Dancing with Helen Martins*
It was really windy.
I chose to stay inside and print most of the day. I need to replenish stock, since I have two markets coming up in late November.
Though I was printing black on grey, I needed no artificial lighting. The clear autumn sunlight danced around me, tinged and coloured, fractured at times into pure prism light, by a random collection of glass on the kitchen windowsill.
As the low angled winter sun moved, the prism light moved across my printing.
Recently I have been disturbed by skeptical (ignorant) customers in the market place who ask me "where does this come from?" Implying I have imported the block printed cloth from some developing country and not, as my labels state, designed, carved and printed it myself in my home in a dusty, maverick little trailer park town on the banks of the Rio Grande in the northern Chihuahuan desert.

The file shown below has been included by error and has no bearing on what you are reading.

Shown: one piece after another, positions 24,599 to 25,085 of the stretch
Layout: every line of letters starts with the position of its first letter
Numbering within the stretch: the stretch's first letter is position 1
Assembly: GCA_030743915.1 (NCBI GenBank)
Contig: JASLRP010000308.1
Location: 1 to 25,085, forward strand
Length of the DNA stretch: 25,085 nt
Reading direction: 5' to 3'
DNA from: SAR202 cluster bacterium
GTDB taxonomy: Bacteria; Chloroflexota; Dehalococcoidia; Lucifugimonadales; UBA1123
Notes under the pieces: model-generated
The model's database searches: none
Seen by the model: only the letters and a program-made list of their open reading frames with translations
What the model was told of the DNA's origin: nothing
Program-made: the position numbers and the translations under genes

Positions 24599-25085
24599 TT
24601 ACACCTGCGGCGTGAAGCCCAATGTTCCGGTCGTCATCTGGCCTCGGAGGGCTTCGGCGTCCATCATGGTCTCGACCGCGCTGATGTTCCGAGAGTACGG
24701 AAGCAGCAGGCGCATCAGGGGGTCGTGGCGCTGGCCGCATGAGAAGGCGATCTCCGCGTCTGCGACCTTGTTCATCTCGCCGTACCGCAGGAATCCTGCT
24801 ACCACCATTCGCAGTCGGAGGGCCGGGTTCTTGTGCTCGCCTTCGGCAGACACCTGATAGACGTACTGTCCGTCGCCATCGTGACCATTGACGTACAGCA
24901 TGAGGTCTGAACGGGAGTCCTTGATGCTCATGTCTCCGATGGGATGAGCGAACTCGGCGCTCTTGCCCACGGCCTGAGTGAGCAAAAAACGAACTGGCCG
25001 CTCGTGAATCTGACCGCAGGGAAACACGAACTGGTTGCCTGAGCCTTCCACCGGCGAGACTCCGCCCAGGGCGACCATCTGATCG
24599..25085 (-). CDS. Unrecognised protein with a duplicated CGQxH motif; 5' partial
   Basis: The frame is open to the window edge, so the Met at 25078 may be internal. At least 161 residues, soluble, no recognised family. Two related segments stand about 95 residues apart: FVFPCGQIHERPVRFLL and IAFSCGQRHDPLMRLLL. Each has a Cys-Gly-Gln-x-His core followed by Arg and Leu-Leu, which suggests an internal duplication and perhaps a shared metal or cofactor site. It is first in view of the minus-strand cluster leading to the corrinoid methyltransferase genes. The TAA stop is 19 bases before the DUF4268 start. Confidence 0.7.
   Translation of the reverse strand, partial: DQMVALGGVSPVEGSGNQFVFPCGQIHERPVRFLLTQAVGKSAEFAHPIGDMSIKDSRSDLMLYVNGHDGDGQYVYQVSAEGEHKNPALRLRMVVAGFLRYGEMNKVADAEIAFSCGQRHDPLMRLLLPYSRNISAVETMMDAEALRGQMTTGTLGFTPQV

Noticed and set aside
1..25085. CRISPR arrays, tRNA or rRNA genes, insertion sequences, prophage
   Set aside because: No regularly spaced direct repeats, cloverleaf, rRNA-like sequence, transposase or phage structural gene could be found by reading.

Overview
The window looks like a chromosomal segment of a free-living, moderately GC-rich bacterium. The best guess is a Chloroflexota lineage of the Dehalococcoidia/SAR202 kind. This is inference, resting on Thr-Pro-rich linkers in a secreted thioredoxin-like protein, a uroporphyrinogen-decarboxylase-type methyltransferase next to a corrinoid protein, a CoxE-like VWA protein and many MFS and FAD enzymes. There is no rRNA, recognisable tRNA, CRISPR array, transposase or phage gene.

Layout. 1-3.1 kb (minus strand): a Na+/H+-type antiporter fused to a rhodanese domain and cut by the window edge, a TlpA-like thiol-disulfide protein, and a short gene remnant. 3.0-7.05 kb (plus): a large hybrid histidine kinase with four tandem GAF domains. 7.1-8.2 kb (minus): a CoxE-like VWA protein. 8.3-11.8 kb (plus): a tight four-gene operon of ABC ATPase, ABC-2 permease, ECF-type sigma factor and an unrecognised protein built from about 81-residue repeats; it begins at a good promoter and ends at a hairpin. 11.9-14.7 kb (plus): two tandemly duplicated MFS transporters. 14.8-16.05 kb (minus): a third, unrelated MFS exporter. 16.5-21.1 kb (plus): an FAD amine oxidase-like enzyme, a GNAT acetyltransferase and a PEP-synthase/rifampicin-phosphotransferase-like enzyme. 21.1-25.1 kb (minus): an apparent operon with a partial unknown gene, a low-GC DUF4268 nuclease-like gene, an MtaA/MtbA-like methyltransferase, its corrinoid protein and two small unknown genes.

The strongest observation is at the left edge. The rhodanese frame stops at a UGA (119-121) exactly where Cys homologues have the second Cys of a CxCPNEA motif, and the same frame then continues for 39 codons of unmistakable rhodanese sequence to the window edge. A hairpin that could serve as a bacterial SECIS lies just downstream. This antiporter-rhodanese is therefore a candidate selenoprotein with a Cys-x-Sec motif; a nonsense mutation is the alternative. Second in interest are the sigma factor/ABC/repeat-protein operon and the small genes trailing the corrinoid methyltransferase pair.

The dancing light made me feel better about what I am doing with this moment of this one precious life. Well that magical light, and working again block printing fabric. Block printing has repeatedly been solace and saving grace in my life, bringing back the light, at times when things go dark.
I no longer use the Egyptian name of the Great Mother, Queen of Heaven, in my marketing, but I remain in Her service. Re-membering. Putting the scattered fragments of the story together.
It's a different handmaid's tale: a hand made tale.
It's a path of integrity, authenticity and honesty where the currency of reward is the purity of prism coloured light.
*For those who don't recognize the title reference or the last few images: Helen Martins (1897-1975) was a visionary artist who lived in Nieu Bethesda, a small town in the arid semi desert Karoo region of South Africa.
Though she was derided and shunned by her neighbours during her life, and killed herself by drinking caustic soda, today Helen Martins is celebrated, has been the subject of doctoral research and literary works and is best known for her Owl House (interior) and Camel Yard (exterior) which have become a tourist attracting museum.
Read more here